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Attollo manufactures the first Rotating Dual push pull clamp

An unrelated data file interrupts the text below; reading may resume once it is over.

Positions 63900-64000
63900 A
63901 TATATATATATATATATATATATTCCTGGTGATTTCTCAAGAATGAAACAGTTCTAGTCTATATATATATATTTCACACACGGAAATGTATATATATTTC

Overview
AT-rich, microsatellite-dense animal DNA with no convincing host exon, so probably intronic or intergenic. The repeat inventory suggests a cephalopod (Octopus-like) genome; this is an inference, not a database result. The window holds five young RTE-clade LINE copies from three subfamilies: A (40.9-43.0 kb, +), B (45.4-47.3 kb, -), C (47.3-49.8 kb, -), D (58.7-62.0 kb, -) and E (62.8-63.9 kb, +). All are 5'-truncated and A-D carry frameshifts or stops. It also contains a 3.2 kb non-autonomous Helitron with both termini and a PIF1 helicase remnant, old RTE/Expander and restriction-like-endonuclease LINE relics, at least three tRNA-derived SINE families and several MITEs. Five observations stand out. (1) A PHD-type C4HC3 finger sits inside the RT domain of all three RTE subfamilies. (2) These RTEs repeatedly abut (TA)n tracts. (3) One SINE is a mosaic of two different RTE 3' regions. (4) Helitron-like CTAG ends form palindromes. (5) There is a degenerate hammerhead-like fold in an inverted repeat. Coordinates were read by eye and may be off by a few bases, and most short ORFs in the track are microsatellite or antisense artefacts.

Thursday, 17 November 2016 ( #796 )
Attollo - Electrolux
Attollo - Electrolux